Taxation and Voting Rights in Medieval England and France
Rationality and Society, Vol. 14, No. 4, pp. 473-508, 2002
Posted: 29 Aug 2012
Date Written: 2002
We explore the relationship between voting rights and taxation in medieval England and France. We hypothesize that voting was a wealth-enhancing institution formed by the ruler in order to facilitate profitable joint projects with subjects. We predict when voting rights and tax payments will be linked to each other, as well as to the projects inducing them, and when they will become separated. We classify taxes into three types: customary, consensual and arbitrary. Customary taxes that did not require voting were dominant in both countries in the early medieval period. These payments, fixed for specific purposes, were not well suited for funding new, large-scale projects. Consensual taxation, in which voting rights and tax payments were tightly linked, was used to finance new, large-scale collective projects in both England and France. Strong rule-of-law institutions are necessary to produce such taxes. In England, where security of rule remained high, the relationship between tax payments and voting rights was maintained. In France, an increase in the insecurity of rule, and the accompanying weakening of voting institutions, produced a shift to arbitrary taxation and a disjunction between tax payments and voting rights. These observations, as well as many of the details we consider, are substantially in conformity with the predictions of our model.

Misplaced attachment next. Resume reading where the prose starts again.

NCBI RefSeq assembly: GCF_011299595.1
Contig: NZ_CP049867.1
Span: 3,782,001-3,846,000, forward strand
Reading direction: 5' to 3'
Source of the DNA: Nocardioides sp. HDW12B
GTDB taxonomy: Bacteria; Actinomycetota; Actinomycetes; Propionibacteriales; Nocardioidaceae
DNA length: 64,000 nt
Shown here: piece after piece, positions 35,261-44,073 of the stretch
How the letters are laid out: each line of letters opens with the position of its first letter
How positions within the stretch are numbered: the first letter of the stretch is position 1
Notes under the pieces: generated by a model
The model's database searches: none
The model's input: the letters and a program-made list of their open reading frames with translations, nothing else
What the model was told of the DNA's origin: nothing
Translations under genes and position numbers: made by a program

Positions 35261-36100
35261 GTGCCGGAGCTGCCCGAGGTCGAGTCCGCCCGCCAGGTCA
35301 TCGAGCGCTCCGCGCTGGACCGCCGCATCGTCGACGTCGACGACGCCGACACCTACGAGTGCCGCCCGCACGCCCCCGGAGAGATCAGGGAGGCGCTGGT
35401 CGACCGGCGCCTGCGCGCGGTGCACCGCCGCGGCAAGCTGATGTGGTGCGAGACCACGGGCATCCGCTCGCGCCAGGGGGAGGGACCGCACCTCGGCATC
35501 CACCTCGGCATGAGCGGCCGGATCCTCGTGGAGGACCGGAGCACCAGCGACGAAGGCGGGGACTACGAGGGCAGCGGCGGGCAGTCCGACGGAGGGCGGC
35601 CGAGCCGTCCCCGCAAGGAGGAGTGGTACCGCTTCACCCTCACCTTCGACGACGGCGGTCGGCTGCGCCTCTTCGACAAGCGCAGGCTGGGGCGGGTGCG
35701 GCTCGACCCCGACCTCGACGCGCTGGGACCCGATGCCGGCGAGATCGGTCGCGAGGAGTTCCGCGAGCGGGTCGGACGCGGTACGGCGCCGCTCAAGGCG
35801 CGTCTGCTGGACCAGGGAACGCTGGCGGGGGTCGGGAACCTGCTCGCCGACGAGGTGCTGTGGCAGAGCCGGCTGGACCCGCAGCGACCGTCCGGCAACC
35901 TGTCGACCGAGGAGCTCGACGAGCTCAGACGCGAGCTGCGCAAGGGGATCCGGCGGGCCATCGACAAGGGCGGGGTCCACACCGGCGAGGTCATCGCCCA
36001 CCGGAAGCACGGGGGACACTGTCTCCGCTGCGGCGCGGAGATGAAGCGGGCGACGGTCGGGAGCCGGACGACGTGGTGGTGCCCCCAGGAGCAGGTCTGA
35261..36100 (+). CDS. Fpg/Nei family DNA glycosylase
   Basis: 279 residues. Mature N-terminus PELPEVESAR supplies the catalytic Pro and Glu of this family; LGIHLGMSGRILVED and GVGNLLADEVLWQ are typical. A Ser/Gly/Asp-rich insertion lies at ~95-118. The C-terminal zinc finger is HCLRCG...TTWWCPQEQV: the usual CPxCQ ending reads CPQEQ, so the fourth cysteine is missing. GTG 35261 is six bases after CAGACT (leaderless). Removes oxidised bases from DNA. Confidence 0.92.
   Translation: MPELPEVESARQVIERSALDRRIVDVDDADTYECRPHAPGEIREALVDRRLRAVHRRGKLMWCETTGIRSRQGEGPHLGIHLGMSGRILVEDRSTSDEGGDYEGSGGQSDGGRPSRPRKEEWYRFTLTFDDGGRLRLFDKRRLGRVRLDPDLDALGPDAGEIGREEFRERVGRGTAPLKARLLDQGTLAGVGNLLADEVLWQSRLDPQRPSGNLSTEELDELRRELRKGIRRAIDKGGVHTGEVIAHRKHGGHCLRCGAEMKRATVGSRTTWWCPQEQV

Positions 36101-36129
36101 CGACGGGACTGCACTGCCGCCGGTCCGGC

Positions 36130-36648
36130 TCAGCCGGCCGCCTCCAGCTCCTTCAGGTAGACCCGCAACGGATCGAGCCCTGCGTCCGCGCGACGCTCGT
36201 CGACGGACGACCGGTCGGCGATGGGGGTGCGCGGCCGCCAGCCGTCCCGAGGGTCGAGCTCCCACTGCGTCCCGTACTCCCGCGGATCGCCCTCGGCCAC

Keywords: medieval history, taxation, voting
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